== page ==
Richard Prince's Journal-isms™

St. Louis Sports Editor Leaves for ESPN

Send by email
Saturday, October 27, 2007

Larry Starks to Be Network's News Editor for NBA

Larry Starks, one of only seven African American sports editors at mainstream daily newspapers, has resigned as an assistant managing editor of the St. Louis Post-Dispatch to take a job at ESPN, he told friends and colleagues on Friday.

 

 

His move comes a month after seven other black journalists left the paper as the Post-Dispatch offered voluntary early retirements.

"I have resigned as sports editor in St. Louis to move to ESPN in Bristol, Conn. I've been in the Midwest, South, West. Now it's time to try that East Coast living," Starks wrote to colleagues.

"In my new gig, I will be the NBA News Editor. You all know how much I love the NBA, so this gig is right up my alley. I will be in charge of editorial decisions on ESPN and ABC's broadcasts. This is a job I'm really looking forward to."

Starks is president of the Greater St. Louis Association of Black Journalists and a 2005 graduate of the Maynard Institute's management program at the Kellogg School of Management at Northwestern University's Medill School of Journalism.

In 2005, he gave this short biography to the Associated Press Sports Editors:

"Began career in 1985 as sports editor of a twice-weekly in Downers Grove, Ill., then went to work as a preps writer for the Quincy (Ill.) Herald-Whig. After a one-year stint in Quincy, moved on to Pasadena (Calif.) Star-News, where I covered the Raiders and Lakers. From there, went to the Los Angeles Daily News to cover colleges, to the National Sports Daily to cover the L.A. Clippers and then the San Diego Padres. After the National folded, I went to the Memphis Commercial Appeal where I covered everything from preps to minor league hockey and baseball to colleges. Left Memphis in 1998 and joined the Post-Dispatch as a copy editor, later became the weekend sports editor and then AME/Sports."

ESPN has proved a welcoming home for a number of black newspaper journalists. Offering opportunities at a television and radio network, a Web site and a magazine as newspapers cut back, it has hired Stephen A. Smith of the Philadelphia Inquirer, J.A. Adande of the Los Angeles Times, Jemele Hill of the Orlando Sentinel, Howard Bryant of the Washington Post, Dwayne Bray of the Dallas Morning News, Chris Broussard of the New York Times and Claire Smith of the Philadelphia Inquirer, nearly all in recent months. Jeffrey Chadiha left Sports Illustrated for ESPN in April and the Washington Post's Michael Wilbon has become a staple on "Pardon the Interruption" with Post colleague Tony Kornheiser. Rob King, who left the Philadelphia Inquirer for ESPN three years ago, now is editor-in-chief of ESPN.com.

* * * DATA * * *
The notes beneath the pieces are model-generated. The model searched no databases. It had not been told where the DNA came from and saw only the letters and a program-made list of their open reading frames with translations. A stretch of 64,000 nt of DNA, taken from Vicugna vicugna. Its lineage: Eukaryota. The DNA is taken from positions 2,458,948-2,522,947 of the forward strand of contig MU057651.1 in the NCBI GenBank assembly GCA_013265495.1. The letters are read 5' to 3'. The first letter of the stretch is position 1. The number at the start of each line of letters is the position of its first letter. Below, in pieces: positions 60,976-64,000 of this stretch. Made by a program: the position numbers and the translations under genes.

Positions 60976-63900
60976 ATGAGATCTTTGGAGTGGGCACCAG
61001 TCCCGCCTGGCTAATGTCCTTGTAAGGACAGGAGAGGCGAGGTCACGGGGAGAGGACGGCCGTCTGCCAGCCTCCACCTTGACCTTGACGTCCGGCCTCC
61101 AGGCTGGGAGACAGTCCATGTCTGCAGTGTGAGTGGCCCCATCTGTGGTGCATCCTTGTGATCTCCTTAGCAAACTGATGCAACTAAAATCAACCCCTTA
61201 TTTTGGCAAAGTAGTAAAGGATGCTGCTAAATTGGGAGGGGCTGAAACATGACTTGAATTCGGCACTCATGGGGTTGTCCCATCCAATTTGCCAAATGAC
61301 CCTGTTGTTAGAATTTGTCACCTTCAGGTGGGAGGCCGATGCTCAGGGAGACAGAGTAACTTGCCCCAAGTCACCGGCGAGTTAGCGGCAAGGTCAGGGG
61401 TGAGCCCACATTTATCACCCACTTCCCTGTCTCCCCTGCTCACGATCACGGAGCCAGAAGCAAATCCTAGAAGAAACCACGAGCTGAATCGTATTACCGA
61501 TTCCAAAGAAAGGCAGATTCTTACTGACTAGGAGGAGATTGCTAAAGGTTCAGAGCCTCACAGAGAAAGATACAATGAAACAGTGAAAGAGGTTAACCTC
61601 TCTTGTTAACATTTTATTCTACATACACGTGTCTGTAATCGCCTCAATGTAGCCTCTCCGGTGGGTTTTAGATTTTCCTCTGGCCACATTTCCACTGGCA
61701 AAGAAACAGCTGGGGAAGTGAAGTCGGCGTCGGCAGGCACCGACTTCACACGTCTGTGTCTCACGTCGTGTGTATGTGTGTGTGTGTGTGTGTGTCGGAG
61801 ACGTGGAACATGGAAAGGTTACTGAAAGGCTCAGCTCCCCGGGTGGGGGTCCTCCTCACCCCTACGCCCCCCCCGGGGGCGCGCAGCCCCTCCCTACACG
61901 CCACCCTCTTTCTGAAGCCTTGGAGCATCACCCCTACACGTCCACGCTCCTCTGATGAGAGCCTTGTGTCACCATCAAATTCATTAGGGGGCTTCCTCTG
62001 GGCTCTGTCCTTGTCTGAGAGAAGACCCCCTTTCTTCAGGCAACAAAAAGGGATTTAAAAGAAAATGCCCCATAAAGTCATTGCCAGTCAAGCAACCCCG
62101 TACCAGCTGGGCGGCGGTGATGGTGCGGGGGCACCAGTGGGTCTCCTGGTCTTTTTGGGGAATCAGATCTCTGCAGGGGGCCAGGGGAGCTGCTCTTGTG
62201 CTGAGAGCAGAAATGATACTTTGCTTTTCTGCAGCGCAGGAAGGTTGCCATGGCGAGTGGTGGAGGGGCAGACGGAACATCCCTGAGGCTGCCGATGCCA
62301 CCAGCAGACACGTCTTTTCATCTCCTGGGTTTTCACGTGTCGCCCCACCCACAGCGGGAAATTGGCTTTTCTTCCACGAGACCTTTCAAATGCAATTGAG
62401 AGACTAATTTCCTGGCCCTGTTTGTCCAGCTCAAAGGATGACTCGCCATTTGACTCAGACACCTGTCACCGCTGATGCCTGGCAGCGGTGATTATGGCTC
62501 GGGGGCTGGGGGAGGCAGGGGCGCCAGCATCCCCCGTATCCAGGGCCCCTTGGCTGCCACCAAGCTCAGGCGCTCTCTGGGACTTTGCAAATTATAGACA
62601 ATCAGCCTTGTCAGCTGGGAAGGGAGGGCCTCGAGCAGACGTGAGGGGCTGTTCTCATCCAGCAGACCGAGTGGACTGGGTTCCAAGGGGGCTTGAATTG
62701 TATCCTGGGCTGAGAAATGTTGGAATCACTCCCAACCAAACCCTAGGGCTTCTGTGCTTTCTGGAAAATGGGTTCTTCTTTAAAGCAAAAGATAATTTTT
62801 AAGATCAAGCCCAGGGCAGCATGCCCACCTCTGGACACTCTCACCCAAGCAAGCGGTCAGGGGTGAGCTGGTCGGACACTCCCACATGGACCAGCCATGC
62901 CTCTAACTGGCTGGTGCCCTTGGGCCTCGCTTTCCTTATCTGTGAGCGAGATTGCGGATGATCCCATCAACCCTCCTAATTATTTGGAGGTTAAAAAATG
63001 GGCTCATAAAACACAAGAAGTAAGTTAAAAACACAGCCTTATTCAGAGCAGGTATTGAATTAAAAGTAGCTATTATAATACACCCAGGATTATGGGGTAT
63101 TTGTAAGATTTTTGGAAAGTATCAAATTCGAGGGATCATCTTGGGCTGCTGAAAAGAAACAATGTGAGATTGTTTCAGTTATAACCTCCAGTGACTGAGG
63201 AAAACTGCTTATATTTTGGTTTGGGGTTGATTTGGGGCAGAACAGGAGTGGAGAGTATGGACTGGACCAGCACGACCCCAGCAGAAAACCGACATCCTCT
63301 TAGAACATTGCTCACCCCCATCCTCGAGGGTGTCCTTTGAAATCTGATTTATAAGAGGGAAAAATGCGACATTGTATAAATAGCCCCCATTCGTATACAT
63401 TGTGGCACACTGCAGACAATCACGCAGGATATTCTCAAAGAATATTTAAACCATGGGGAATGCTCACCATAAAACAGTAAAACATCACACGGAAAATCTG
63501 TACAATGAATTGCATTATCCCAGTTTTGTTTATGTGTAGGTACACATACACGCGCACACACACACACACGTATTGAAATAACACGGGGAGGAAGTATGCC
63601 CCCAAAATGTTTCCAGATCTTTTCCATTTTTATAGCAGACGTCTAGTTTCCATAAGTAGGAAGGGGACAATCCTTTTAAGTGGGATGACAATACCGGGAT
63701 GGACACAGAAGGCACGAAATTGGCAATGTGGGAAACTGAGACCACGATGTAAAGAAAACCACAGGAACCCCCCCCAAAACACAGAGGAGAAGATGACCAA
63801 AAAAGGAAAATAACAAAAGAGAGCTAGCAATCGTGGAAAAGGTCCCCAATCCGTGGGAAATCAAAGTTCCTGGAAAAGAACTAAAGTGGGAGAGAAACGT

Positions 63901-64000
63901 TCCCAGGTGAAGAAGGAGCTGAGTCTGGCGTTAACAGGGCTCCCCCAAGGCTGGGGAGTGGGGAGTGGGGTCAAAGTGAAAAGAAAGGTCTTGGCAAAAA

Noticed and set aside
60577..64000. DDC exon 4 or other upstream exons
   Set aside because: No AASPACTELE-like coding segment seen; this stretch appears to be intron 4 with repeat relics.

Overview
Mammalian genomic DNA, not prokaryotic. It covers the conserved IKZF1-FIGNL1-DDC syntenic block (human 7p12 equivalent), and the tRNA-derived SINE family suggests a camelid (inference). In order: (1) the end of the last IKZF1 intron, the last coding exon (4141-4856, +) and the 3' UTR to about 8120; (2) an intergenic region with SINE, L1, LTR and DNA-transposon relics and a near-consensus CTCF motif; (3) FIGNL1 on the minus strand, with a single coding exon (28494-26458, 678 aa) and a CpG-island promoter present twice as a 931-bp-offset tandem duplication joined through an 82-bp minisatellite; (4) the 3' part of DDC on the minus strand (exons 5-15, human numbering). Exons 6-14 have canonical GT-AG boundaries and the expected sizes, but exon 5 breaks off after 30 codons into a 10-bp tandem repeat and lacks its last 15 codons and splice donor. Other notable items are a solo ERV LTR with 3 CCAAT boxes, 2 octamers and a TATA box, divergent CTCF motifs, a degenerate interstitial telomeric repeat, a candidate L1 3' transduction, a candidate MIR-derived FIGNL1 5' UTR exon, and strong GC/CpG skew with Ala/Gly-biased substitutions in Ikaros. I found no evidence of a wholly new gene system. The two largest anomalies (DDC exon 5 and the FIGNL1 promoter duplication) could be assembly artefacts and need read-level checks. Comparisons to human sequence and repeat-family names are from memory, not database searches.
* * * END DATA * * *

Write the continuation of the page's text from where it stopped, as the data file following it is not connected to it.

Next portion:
Remaining African American top sports editors are Leon Carter at the New York Daily News, Larry Graham at the Lima (Ohio) News, Garry Howard at the Milwaukee Journal Sentinel, Patricia Mays at the Press-Enterprise in Riverside, Calif., L.C. Johnson of the Montgomery (Ala.) Advertiser and Alan Whitt at the Nashville Tennessean, senior editor whose jurisdiction includes sports. [Number of African American sports editors updated on Nov. 1.]

Richard Prince's Journal-isms originates from Washington and is published Monday, Wednesday and Friday. It began in print before most of us knew what the Internet was, and it would like to be referred to as a "column." For newcomers: The words in blue (on most computers) are links leading to more information. The Web site BugMeNot.com provides passwords and user names to some registration-only news sites, but use may be illegal in some states. Any views expressed in the column are those of the person or organization quoted and not those of any other entity.

Send tips, comments and concerns to Richard Prince.

To be notified of new columns, contact journal-isms-subscribe@yahoogroups.com and tell us who you are.

Special thanks to The McCormick Foundation for its generous support of the Journal-isms column.

 

Comments

Post new comment

The content of this field is kept private and will not be shown publicly.